The largest natural disaster in the history of the United States began when Hurricane Katrina made landfall as a category 3 hurricane near the Louisiana-Mississippi border on August 29, 2005. The damage to the area was compounded when Hurricane Rita made landfall near the Louisiana-Texas border less than a month later, on September 24. These 2 storms exacted a heavy toll on humans, animals, and property throughout the Gulf Coast region. Thousands of animals were caught in the storms, with an estimated 15,000 cattle, 6.2 million chickens, and numerous other agricultural animals killed.1,2
The number of dogs and cats affected by the 2005 Gulf Coast hurricane disaster will never be known. It has been estimated that up to 50,000 dogs and cats were left behind when their owners evacuated.1,3,4 In addition, an unknown number of stray dogs and cats roamed freely throughout the region at the time of the disaster. As an indicator of the number of affected animals, an online database (www.petfinder.com) listed profiles of 17,000 found animals and 22,000 pet rescue requests by October 2005.1
Temporary mass shelters for dogs and cats rescued from the hurricane disaster area became operational within days after Hurricane Katrina hit. Ultimately, more than 11,000 rescued animals passed through makeshift shelters in Gonzalez and Monroe, La, and Hattiesburg, Slidell, and Tylertown, Miss.1,5,a An additional 1,700 animals that were evacuated with their owners were cared for in a temporary shelter in Baton Rogue, La.a Most of the temporary shelters were closed by the end of October, and thousands of animals that had not been reunited with their owners or adopted into new homes were sent to animal welfare groups throughout the United States and Canada. In addition, a large, but unknown, number of dogs and cats was removed from the area by unaffiliated agencies and individuals.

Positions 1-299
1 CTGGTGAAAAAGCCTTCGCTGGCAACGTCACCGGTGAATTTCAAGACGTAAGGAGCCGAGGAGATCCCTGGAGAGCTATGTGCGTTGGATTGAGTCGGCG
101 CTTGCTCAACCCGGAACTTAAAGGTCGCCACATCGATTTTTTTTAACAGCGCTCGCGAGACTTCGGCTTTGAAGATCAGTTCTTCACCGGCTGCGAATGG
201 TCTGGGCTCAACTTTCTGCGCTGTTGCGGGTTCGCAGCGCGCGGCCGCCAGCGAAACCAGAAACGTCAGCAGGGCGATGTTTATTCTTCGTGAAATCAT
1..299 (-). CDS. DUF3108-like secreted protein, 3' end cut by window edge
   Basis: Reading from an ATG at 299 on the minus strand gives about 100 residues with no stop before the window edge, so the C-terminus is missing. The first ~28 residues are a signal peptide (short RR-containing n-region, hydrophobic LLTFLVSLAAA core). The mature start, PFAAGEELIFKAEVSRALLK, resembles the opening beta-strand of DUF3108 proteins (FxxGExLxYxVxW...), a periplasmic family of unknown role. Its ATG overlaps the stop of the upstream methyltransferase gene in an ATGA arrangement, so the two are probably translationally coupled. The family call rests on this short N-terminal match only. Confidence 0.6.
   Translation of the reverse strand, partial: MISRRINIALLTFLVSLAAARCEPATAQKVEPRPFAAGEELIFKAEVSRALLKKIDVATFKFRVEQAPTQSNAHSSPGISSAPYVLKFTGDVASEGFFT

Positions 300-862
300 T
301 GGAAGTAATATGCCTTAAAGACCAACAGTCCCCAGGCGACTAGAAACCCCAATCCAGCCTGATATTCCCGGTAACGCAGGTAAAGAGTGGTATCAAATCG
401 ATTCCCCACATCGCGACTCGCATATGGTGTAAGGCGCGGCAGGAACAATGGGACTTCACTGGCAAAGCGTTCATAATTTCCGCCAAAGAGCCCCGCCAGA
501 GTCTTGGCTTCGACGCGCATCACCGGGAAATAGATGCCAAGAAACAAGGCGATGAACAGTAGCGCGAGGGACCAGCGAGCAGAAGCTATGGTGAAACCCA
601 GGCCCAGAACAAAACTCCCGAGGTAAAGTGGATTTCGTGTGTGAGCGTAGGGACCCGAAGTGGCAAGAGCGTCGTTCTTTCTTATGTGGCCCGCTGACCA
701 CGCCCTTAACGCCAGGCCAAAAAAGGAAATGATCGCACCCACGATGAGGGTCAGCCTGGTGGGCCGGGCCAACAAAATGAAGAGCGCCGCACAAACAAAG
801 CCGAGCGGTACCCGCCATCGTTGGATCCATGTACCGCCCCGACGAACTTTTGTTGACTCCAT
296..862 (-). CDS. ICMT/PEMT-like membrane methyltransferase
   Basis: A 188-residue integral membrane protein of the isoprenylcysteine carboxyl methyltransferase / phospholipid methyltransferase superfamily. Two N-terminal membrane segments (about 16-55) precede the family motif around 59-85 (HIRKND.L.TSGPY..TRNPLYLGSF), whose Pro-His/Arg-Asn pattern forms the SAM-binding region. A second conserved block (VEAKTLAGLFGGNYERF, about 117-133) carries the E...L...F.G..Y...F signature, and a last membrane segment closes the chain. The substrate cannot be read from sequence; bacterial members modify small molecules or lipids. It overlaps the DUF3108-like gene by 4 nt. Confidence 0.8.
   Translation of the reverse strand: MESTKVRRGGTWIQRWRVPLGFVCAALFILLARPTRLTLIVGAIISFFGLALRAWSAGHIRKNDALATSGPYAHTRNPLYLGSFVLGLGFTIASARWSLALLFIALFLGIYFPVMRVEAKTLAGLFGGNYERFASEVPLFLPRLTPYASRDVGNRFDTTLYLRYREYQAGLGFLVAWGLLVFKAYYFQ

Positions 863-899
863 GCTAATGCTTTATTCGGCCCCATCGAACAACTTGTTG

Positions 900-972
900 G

The scale of the disaster necessitated an unprecedented response. Public health agencies and animal welfare groups quickly developed guidelines for rescuing, decontaminating, sheltering, documenting, and exporting animals from the Gulf Coast region.6 Preventive health care guidelines regarding testing for infectious diseases, parasite control, and vaccination were developed to protect both animal and human health.6 To facilitate the emergency response, some jurisdictions relaxed health certificate and importation regulations. Nevertheless, control of contagious diseases was a priority, both in the temporary shelters and in the locations where animals were transferred. Staff at temporary shelters implanted identification microchips, provided routine vaccinations, and administered firstaid care prior to transferring unclaimed animals with their medical records to animal welfare groups outside of the Gulf Coast region. In general, however, much less documentation was available for animals removed by unaffiliated agencies and individuals.